The other ghosts that haunt both Gamache and Beauvoir are the ghosts from the horrible raid on the factory. Gamache replays the kidnapping of young agent Morin over in his mind. How he had to keep talking to Agent Morin on the phone for 24 hours with only a few seconds pause because the lines were wired so that a bomb would explode if there was dead air for more than a few seconds. They talked about so many mundane subjects and Gamache remembers them all. He especially remembers that he kept telling Agent Morin that they would find him in time and to believe him. Agent Morin said that yes, he believed him. Both Gamache and Beauvoir remember how Beauvoir went down to the basement to see Agent Yvette Nichol who was monitoring transmissions to see if she could get background noises and how she had discovered that the kidnappers where actually planning to blow up the LaGrande hydroelectric dam. Gamache had fought with Chief Superintendent Francoeur to send people to guard the plant and prevent this tragedy while he and several agents went to rescue Agent Morin.

Then both Gamache and Beauvoir find out that a video of that day in the factory has been released on the Internet. Everyone has seen it. Everyone but them. Someone has pieced together the video from their headsets and released it on the Internet. The whole world has seen it. Beauvoir views it with Ruth in Three Pines. Gamache watches it with Comeau in Québec City. Both men relive the horrors of that day in which both were shot and nearly lost their lives, where four agents did lose their lives. It is very traumatic for them and they are very upset that someone could have released this video. It is difficult to bury their dead when the dead keep resurrecting themselves.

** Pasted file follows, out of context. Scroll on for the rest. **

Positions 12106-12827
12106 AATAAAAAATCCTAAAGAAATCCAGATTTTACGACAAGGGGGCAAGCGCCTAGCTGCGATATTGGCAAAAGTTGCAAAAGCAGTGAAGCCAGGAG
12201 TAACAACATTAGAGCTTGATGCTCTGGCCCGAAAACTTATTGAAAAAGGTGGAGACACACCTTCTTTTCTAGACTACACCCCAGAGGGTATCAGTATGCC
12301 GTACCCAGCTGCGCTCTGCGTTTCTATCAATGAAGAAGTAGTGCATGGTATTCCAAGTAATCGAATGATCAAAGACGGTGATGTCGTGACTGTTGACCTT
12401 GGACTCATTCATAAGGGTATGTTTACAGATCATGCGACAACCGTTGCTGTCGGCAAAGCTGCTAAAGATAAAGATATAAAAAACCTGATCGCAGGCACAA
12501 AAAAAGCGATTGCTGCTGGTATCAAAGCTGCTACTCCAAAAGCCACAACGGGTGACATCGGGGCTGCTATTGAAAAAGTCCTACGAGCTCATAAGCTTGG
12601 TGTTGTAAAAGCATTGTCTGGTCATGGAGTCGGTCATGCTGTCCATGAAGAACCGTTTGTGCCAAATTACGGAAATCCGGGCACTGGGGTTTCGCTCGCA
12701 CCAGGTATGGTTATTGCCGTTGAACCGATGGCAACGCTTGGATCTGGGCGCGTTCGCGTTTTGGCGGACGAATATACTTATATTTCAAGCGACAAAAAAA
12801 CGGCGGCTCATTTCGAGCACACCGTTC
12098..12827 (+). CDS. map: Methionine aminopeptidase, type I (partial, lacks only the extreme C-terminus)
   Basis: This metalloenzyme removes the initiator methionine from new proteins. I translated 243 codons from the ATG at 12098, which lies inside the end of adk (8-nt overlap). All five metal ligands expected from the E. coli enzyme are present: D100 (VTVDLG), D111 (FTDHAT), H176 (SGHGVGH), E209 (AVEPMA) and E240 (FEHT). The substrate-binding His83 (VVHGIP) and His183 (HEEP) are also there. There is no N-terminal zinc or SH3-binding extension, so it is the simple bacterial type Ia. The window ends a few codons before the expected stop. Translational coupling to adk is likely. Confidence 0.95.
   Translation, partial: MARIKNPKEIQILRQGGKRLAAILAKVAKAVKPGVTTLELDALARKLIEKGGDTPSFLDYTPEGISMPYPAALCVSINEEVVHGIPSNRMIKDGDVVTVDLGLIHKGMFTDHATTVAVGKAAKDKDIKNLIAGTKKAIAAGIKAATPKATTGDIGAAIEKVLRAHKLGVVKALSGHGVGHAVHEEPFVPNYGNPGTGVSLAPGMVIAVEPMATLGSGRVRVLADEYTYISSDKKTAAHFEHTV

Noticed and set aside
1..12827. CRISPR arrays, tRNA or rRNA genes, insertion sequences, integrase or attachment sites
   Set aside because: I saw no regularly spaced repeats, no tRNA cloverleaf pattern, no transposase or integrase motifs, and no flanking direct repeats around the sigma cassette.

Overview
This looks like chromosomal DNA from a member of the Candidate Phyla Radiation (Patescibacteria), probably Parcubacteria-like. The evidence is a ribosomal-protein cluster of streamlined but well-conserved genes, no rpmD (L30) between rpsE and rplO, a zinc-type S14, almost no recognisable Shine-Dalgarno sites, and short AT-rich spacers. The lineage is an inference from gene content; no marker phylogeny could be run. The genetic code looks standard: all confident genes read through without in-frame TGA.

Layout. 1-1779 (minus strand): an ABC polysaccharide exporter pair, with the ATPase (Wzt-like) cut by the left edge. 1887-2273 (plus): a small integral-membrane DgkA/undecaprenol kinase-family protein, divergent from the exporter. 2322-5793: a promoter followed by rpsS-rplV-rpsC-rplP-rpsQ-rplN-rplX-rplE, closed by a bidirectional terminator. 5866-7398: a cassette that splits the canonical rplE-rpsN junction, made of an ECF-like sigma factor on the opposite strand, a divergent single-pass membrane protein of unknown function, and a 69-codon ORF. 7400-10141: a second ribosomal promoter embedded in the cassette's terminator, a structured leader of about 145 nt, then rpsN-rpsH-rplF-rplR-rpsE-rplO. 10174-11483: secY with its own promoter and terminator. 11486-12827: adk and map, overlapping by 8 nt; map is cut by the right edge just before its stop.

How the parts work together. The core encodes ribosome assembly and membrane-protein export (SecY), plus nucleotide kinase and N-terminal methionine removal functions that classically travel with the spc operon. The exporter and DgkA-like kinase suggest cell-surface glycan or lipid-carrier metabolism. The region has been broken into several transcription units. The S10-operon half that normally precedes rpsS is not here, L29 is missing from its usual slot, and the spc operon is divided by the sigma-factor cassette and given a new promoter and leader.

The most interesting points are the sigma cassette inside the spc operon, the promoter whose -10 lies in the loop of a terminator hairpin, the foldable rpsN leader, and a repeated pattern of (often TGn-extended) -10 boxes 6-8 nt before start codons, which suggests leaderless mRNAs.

This book is a heart-wrenching book. You really feel for Chief Inspector Gamache as he relives the conversations with young Agent Morin and you can imagine the guilt he feels about the death of this young man who trusted him, even though you know that Gamache did the very best he could do. You feel Beauvoir’s physical pain from his wounds as he recuperates, knowing that he still has not recovered and needs help now from the pain medication. But both Gamache and Beauvoir tackle their mysteries in their usual way, sorting through the facts and emotions to find the killer. And as usual, Louise Penny leaves us hanging on her every word until the very end to find out who really killed Augustin Renaud.

About mairedubhtx

I am a "youngish" grandmother of 15 year old twin granddaughter who has recently (is a year "recent"?) adopted Islam as my way of life, much to the consternation of my family. I love to read. I love to write. I am writing a book about my decision to revert, about my spiritual journey. I have another blog about stories from my youth, my parents, and grandparents. It's a blog so my OCD daughter will not be able to throw it out when I die. I suffer from depression and anxiety, for which I am treated, so my posts may be a bit dark at times. C'est la vie.